Fisgón, a very curious bird, is hiding somewhere in the country. Can you find him? He loves to fly, but not as much as he loves to stop and learn about what’s going on around him.
Fisgón, a very curious bird, is hiding somewhere in the big city. Can you find him? He loves to fly, but not as much as he loves to stop and learn about what’s going on around him. You’ll have to help him so that he doesn’t miss a single detail!
When he learns that the nightingale’s song is one of the most beautiful sounds in the world, the Emperor of China sends his courtiers to find the bird and present it as a guest at court. The nightingale can speak to humans and agrees to come, but when the Emperor receives a mechanical nightingale covered in jewels, he discards the real bird, which flies back to its home. Hans Christian Andersen’s beloved story in which a king learns humility from a bird was written in 1843 to honor Jenny Lind, the famous opera singer dubbed the Swedish Nightingale. This new edition of the childhood favorite features shimmering color illustrations by Russian artist Igor Oleynikov.
Mrs. Tortoise and Birdie are very close friends. One morning, Mrs. Tortoise sees her reflection in the pond and realizes her shell is worn out, and she feels old and sad. Then Birdie comes along with an idea to cheer her up.
From the bird of paradise that performs an extravagant courtship dance in the rain forest to the bar-tailed godwit that flies thousands of miles across the ocean without stopping, readers can learn about incredible birds from all over the world with this strikingly illustrated gift book. In stylish linocut prints, Narisa Togo captures the beauty of both rare and familiar winged creatures from every part of the globe, presenting Japanese cranes, kakapos from New Zealand, and Andean flamingos, among the fourteen graceful birds on display. Attractive and informative, this celebration of magnificent birds around the world will set hearts soaring — a perfect book for avid bird-watchers and art lovers alike.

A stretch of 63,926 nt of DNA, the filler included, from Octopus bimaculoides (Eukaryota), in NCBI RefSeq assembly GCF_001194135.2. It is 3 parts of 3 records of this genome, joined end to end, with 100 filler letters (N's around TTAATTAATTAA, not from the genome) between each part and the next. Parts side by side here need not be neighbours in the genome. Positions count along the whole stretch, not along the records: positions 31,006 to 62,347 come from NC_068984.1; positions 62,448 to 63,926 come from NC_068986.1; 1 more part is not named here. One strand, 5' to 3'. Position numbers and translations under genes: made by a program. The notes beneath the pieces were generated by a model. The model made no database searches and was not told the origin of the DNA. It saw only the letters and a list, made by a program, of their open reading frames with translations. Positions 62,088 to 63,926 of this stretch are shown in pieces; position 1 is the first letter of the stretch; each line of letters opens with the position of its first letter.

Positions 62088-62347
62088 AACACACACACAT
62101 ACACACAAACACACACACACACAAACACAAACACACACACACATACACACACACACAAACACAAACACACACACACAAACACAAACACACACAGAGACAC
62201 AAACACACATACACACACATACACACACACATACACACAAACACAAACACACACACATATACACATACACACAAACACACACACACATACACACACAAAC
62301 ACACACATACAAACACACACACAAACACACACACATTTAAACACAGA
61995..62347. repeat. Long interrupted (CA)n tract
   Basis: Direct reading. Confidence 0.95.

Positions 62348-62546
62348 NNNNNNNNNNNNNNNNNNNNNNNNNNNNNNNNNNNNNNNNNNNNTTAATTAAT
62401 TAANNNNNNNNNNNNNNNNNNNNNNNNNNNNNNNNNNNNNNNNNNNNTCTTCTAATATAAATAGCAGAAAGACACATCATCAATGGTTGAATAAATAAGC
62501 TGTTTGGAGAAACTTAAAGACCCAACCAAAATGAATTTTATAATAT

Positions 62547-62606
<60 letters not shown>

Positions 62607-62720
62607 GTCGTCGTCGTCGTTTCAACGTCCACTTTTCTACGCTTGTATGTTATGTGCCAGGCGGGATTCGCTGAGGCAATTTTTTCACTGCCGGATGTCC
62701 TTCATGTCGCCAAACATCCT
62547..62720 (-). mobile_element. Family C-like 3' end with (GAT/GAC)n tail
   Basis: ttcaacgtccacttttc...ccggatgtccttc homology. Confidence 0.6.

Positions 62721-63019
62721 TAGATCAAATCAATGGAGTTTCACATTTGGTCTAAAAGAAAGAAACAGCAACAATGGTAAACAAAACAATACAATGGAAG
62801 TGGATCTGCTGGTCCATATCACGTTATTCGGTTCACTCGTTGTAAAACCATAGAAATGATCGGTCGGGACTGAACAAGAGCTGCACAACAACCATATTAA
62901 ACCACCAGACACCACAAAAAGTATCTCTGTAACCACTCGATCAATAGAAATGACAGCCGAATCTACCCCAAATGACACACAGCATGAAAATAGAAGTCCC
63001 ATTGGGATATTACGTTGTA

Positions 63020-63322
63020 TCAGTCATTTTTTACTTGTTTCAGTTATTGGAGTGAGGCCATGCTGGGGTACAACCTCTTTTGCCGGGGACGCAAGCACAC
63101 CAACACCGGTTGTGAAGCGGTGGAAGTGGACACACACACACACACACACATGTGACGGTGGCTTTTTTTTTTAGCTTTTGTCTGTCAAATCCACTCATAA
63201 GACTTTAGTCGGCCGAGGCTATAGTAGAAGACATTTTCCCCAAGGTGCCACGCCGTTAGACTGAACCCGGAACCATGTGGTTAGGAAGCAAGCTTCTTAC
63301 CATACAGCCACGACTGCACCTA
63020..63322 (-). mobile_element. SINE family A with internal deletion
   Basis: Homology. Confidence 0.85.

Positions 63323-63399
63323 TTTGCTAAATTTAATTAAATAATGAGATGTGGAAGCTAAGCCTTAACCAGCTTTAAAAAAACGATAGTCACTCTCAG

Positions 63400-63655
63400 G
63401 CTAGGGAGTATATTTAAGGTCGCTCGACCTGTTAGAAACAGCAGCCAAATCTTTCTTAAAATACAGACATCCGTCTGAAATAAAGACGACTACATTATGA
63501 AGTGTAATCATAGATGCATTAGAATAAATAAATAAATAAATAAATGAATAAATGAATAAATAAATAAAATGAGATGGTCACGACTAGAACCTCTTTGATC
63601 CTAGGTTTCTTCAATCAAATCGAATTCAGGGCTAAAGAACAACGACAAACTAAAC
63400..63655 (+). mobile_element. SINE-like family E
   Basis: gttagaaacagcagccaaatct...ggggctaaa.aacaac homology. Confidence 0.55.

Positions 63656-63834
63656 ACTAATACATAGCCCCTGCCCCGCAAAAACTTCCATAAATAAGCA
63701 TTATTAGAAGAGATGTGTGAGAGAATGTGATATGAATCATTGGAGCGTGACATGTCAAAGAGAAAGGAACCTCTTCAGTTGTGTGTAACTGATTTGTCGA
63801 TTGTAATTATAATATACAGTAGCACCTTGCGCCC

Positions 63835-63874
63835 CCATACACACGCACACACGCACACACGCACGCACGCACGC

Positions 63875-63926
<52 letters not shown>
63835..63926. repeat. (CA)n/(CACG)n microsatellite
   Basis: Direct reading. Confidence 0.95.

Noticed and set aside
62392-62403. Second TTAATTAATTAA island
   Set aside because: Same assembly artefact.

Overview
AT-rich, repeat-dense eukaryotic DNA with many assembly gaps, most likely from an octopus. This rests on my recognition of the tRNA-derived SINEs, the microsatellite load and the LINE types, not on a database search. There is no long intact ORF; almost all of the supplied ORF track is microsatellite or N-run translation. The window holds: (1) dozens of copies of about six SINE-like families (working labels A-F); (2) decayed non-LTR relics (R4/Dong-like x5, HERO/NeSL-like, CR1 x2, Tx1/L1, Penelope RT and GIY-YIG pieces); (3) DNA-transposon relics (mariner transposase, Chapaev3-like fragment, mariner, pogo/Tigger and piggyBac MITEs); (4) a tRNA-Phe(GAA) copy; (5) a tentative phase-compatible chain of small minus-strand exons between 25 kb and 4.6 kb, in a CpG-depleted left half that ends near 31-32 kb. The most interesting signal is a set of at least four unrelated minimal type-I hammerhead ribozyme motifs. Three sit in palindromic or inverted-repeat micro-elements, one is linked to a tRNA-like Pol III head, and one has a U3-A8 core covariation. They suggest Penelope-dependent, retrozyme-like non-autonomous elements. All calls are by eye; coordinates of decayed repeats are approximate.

Harold is a very special bear who always wears a woolly hat, so when a crow steals the hat from him, he tries to win it back.
When Izzy rescues an injured crow, her imagination is pushed to its limit.
A single feather, blown about by the wind, asks a variety of birds if she belongs to them but is dismissed time and again until she gives up her quest.
So begins Jan Thornhill’s riveting, beautifully illustrated story of the House Sparrow. She traces the history of this perky little bird, one of the most adaptable creatures on Earth, from its beginnings in the Middle East to its spread with the growth of agriculture into India, North Africa and Europe. Everywhere the House Sparrow went, it competed with humans for grain, becoming such a pest that in some places “sparrow catcher” became an actual job and bounties were paid to those who got rid of it.
While other birds are seeing the world, George the duck is content to stay at home–or so it seems until he confesses the truth to Pascal, a visiting bear.